Careful, The Sh-- You Say May Promote Stereotypes
January 10, 2012
by Misty Harris
After a Canadian webisode spoofing female behaviour went viral in December, YouTube has been flooded with copycat efforts that play off the original video's title, Sh-- Girls Say. Dozens of incarnations have popped up in recent weeks, parodying race, class, gender and lifestyle by replacing "girls" with sundry other targets.
But to view the trend through a sociologist's eyes, the "cheap laughs" come at a high price.
"People think if it makes them laugh, it must be harmless and shouldn't be taken so seriously. However, these memes promote some of the worst gender, race, sexual orientation and class-based stereotypes," says Patricia Leavy, associate professor of sociology at Stonehill College in Massachusetts. "Laughing about stereotypes deflects people from thinking about them - and in the real world, they aren't very funny at all."
Sh-- Black Girls Say riffs on its targets' supposed love of Basketball Wives, Cheetos, and tendency to cry at The Colour Purple. Meanwhile, Sh-- Black Guys Say, which appears on the humour site Funny or Die, paints a picture of incessant infidelity, lying and lechery.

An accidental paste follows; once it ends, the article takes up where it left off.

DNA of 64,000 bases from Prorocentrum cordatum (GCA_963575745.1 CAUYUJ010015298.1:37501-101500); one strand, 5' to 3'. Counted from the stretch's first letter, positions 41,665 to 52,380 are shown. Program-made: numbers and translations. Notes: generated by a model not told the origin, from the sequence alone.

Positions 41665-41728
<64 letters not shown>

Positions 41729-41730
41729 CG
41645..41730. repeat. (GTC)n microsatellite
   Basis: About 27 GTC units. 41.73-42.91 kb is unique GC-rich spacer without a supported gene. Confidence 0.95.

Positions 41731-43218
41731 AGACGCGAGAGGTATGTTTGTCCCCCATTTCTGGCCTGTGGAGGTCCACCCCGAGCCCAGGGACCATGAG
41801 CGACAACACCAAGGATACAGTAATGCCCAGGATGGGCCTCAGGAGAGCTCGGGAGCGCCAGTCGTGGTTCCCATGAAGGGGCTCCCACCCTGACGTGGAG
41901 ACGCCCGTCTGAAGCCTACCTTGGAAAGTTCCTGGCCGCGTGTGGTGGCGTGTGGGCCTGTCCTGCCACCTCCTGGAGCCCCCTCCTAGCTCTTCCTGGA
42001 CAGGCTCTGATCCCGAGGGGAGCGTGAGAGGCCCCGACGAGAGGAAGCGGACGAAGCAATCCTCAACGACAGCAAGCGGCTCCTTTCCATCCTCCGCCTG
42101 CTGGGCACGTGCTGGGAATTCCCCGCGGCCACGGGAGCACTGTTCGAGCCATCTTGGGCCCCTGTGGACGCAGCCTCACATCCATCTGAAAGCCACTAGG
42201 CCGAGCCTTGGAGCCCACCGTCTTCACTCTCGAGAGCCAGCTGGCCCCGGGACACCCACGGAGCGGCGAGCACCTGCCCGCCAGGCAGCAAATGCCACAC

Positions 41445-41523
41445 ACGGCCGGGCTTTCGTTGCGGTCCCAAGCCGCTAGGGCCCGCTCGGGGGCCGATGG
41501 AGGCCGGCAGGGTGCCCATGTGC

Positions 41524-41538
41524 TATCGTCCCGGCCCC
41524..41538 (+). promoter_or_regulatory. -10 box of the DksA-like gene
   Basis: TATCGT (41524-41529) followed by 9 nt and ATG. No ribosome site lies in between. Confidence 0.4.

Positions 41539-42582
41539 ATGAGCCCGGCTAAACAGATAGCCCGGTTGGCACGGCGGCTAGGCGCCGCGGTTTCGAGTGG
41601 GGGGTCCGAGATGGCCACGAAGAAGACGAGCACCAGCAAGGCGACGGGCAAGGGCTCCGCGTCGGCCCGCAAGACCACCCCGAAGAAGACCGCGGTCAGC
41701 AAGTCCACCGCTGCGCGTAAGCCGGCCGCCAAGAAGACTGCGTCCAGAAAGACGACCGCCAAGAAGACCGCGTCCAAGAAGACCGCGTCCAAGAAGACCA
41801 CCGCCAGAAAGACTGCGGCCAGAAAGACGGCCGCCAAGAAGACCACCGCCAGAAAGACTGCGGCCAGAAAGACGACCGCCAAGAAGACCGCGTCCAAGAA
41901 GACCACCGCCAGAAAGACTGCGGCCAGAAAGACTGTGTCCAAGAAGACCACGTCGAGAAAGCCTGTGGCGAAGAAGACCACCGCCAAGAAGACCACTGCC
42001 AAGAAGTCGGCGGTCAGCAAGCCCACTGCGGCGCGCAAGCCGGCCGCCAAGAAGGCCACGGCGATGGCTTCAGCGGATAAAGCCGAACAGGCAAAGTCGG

There's also Sh-- White Girls Say to Black Girls, whose online audience has topped 4.3 million thanks to its creators' didactic take on race and culture. Lines include, "Not be racist, but . . . ," "You can say the N-word but I can't?" and "Why isn't there a White Entertainment Television?"
Other videos spoof gay guys, Asian guys, Asian girls, douchebags, drunk guys, drunk girls, single girls, vegans, monks, moms, and even Wookiees. Canada's Lululemon has also joined in, unpacking cliches about the very people who've made the company successful: yogis ("Apples are actually nature's toothbrush").
Deepak Sethi, a Canadian TV-comedy writer working in L.A., attributes the trope's success to people loving to see themselves.
"They want to watch and try to see if they actually say the same things in the videos," says Sethi. "It's the same reason why people will look at themselves first in any picture. You can show a picture to a girl of her at a club, and even if someone in the picture is punting a kitten, she'll say: "Guys, look! I blinked."
The online sh--storm, as it were, can be credited to the massive success of Sh-- Girls Say, a series of videos created by Toronto's Graydon Sheppard and Kyle Humphrey. Dialogue from the webisodes includes, "I'm not even joking right now," "That's not OK," and "Could you do me a huge favour?"
But the first person to strike gold in the genre was Justin Halpern, whose Twitter account Sh-- My Dad Says - which boasts some 2.9 million followers - led to a bestselling book and TV-writing gig at CBS in 2010. From his seasoned vantage point, the current craze is likely just that.
"These things seem to go in phases, and in a couple months we probably won't see (the videos) anymore," says Halpern, whose sophomore book, I Suck at Girls, hits shelves this spring. "But I didn't think Sh-- My Dad Says would be a success, so maybe I'm the wrong guy to ask."
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